Pons of Melgueil


Pons of Melgueil (c. 1075 – 1126) was the seventh Abbot of Cluny from 1109 to 1122.

Cluny III as it looked upon completion, a major preoccupation of Pons' abbacy

Pons was the second child of Peter I of Melgueil and Almodis of Toulouse. He was descended from a noble lineage of Languedoc which had long supported the Gregorian reform. He himself was a nephew and godson of Pope Paschal II. He was an oblate at the abbey of Saint-Pons-de-Thomières, before pronouncing his vows with the Benedictines at Cluny.[1]

Pons was elected to succeed Hugh of Semur after the latter's death. For most of his abbacy he continued Hugh's policies: the construction of the third great abbey church of Cluny ("Cluny III"), expansion of the Cluniac order into northern France and England, and mediating the Investiture Controversy between Emperor and Pope.[2]

In 1118 the Holy Roman Emperor, Henry V, still contesting the Investiture Controversy, marched on Rome and Pope Gelasius II fled to Cluny. Before his death in 1119, Gelasius indicated that either Archbishop Guy of Vienne, or Pons of Cluny be chosen to succeed him. Guy was elected and took the name Callixtus II. Relations were strained between Rome and Cluny for a time.[1] In 1119 Pons' government was publicly protested by Bérard de Châtillon, the Bishop of Mâcon, and Humbaud, the Archbishop of Lyon.

In the consistory of January 1120 Pope Calixtus II named Pons a cardinal-deacon. He also canonized Pons' predecessor and raised the Diocese of Santiago de Compostela to metropolitan status for the benefit of Pons' friend, Diego Gelmírez.[3]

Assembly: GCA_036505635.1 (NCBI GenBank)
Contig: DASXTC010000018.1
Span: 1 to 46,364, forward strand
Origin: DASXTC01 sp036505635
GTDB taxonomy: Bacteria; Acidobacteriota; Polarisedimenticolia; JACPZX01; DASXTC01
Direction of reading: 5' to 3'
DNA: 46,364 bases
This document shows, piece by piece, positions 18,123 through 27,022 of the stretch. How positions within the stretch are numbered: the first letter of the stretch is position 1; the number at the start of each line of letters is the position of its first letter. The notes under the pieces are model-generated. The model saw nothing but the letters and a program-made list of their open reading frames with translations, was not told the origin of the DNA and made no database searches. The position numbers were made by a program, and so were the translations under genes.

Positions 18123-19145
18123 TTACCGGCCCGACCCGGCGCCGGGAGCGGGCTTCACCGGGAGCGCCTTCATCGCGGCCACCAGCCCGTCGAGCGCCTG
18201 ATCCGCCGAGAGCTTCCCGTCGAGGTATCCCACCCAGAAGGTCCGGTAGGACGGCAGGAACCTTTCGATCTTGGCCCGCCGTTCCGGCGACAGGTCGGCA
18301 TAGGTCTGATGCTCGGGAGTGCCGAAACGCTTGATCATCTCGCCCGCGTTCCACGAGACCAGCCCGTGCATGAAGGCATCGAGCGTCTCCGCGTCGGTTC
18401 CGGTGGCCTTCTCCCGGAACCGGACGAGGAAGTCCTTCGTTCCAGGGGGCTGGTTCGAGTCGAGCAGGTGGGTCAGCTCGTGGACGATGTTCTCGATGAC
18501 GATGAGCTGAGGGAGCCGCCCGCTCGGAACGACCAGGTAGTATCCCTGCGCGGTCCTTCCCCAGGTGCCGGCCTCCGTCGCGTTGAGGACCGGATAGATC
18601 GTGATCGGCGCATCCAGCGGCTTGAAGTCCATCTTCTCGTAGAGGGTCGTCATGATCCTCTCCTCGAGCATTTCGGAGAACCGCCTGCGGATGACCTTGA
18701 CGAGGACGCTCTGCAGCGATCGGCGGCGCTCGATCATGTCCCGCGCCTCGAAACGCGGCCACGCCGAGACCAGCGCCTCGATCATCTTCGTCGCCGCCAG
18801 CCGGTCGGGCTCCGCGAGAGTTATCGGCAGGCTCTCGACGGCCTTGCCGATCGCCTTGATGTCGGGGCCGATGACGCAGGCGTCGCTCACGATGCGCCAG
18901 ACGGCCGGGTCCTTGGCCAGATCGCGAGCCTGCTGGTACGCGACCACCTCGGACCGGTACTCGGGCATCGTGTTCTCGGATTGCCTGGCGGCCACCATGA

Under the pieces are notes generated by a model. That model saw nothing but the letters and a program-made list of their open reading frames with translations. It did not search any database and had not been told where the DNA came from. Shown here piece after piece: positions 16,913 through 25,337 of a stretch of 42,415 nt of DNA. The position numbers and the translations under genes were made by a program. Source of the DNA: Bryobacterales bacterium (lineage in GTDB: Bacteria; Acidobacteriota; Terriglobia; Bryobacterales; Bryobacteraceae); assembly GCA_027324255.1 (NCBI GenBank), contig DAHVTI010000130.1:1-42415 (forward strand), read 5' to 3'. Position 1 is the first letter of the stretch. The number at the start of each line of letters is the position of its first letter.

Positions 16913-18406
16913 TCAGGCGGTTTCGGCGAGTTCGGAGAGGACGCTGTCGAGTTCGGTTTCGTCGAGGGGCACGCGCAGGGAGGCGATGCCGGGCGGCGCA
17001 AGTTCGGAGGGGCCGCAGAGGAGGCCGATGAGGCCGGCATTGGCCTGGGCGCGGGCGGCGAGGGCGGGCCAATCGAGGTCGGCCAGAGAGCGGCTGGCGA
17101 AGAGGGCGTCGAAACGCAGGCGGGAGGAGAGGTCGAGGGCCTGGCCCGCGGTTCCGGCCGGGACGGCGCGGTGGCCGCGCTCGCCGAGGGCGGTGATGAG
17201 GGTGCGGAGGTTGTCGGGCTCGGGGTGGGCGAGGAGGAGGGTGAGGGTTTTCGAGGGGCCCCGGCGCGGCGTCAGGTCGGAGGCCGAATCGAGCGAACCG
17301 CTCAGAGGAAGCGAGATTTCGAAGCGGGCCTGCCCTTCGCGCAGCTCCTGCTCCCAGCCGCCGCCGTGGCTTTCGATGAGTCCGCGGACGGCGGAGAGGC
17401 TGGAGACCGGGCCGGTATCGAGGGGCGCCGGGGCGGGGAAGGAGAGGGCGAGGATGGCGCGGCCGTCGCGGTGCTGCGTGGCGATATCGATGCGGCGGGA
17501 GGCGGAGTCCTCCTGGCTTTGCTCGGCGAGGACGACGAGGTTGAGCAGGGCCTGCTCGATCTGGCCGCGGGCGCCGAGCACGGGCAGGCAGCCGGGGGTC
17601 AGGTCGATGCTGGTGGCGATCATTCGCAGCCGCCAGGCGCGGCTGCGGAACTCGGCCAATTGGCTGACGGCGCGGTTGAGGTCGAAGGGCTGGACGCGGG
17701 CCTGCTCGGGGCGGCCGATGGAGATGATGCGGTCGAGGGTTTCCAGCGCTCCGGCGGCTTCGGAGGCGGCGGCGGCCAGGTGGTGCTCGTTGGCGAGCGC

In 1122, on a pretext of extravagance, Pons' own monks challenged his leadership.[2] Pope Callistus II summoned him to Rome to attend the First Ecumenical Lateran Council and the abbot resigned his post. He then went to Jerusalem and a year later, returned to Italy and founded a small monastery near Vicenza. In 1123 he was one of the participants in the Diet of Worms.

Pons tried to regain his position in 1125 but was arrested. He died in prison. Historians have generally rejected the official rationale for Pons' removal. Pietro Zerbi argued that he was the victim of opposition from the bishops disadvantaged by the many privileges his order received under his and Hugh's management.[2] Adriaan Bredero believed he was brought down by a faction of reform-minded monks who desired to bring Cluny closer to the ideal of Cîteaux.[2] Financial difficulties had also appeared for Cluny during Pons' abbacy, after Alfonso VI of León defaulted on his pledged annual donations (the so-called "Alfonsine census") in 1111. They did not resume, as the source of the monies, the parias León had been collecting, had dried up c. 1100.[4]


  1. ^ a b Miranda, Salvador. "Melgueil, O.S.B. Clun., Pons de", Cardinals of the Holy Roman Church
  2. ^ a b c d Catherine Vincent, "Pons of Melgueil", Encyclopedia of the Middle Ages (Routledge, 2000), 1164.
  3. ^ On Pons' relationship to Spain, cf. Charles Julian Bishko, "The Spanish Journey of Abbot Ponce of Cluny", Spanish and Portuguese Monastic History, 600–1300 (London: Variorum, 1983), reprinted from Ricerche di Storia Religiosa I: Studi in Onore di Giorgio La Piaña (Rome: 1957), 311–19. The page numbering is unaltered in the reprint.
  4. ^ Richard A. Fletcher, The Episcopate in the Kingdom of León in the Twelfth Century (Oxford: Oxford University Press, 1978), 9.
Catholic Church titles
Preceded by Abbot of Cluny
Succeeded by
Hugh II of Cluny
Preceded by
Hugh II of Cluny
Abbot of Cluny
Succeeded by